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Chancellor to unveil startup pension fund boost

Chancellor pension
Image credit: photocosmos1 via Shutterstock

The chancellor is set to offer a £50bn cash boost to high-growth startups as part of a deal with some of the UK’s biggest pension funds and insurers.

Chancellor Jeremy Hunt is expected to unveil the reforms this evening during a speech at Mansion House. The startup funding pool represents a 5% slice of the investments of the participating pension funds, which would unlock £50bn by 2030 and is geared toward spurring growth in early-stage startups.

Hunt is also expected to include other reforms as part of a plan to seize the “benefits of Brexit” and recover from the economic slump the UK has faced this year.

Hunt is expected to announce plans to digitise share certificates for public companies, with the goal of making the management of share registers cheaper and simpler in an effort to encourage firms to list in London.

The chancellor will also unveil a plan to simplify the documentation process required of listed firms when raising money from investors.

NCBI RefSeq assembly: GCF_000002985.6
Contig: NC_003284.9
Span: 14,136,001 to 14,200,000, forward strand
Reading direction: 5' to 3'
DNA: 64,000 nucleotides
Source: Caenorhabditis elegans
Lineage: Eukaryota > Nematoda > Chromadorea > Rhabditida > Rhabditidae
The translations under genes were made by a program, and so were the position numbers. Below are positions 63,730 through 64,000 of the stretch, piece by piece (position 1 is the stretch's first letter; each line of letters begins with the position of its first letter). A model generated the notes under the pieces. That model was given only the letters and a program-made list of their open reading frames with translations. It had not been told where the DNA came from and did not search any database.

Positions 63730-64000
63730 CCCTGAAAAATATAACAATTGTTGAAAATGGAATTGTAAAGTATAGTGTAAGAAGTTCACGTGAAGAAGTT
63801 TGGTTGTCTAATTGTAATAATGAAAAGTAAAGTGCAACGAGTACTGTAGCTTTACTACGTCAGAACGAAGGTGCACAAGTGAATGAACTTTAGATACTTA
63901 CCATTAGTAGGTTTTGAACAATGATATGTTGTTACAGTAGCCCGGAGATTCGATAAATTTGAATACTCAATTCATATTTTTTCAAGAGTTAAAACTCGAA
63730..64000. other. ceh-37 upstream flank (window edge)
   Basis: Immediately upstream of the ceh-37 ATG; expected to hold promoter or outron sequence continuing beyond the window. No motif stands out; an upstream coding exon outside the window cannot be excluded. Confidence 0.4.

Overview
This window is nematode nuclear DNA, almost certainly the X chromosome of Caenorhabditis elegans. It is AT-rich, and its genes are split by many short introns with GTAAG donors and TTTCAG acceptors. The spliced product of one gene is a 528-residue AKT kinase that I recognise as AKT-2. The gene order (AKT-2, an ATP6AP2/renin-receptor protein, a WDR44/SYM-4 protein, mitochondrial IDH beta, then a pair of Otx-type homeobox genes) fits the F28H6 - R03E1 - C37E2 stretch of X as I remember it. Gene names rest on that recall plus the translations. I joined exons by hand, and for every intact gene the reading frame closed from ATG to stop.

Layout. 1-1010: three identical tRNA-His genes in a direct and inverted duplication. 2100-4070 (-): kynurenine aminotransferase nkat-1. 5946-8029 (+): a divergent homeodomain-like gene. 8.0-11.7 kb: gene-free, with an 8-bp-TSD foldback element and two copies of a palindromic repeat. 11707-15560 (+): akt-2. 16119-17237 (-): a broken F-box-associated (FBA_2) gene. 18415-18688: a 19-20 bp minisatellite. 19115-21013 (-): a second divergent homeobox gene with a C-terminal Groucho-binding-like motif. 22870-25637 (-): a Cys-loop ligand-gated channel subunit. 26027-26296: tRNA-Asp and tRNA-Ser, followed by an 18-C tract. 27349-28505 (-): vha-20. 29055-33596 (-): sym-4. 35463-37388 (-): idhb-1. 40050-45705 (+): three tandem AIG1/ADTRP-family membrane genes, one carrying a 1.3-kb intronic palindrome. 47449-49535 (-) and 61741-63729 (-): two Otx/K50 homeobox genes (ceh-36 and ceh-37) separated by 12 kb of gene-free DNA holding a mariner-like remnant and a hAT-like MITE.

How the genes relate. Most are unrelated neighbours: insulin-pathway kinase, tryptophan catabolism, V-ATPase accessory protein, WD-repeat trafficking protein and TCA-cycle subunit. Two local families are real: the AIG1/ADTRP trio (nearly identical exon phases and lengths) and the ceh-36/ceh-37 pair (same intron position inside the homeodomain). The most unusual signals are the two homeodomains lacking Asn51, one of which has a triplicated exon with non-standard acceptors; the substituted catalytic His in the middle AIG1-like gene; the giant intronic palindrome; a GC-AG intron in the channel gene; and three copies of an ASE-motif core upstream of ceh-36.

Andrew Megson, CEO of My Pension Expert, said the chancellor’s plan to utilise pension funds to support high-growth UK startups is “understandable”.

However, he noted that “Hunt is also right to point out that the primary focus must be the outcomes for pension savers – after all, it is their hard-earned money that is being discussed here, and people’s retirements hinge upon the security and performance of their pensions”.

Khalid Talukder, co-founder of FX consultancy firm DKK Partners, said: “Our economy is built on the success and hard work of start-ups and SMEs going the extra mile, so these changes will help unleash Britain’s potential by unlocking extra investment that is so badly needed.

“But much more needs to be done to enable these companies to expand and trade internationally, they need better access to the latest tech and payments services.”

The government and regulators are also weighing up proposals to encourage more London public listings. However, proposals to loosen listing requirements did not go down well with 10 major pension schemes, who last month warned that the reforms would undermine investor protections.

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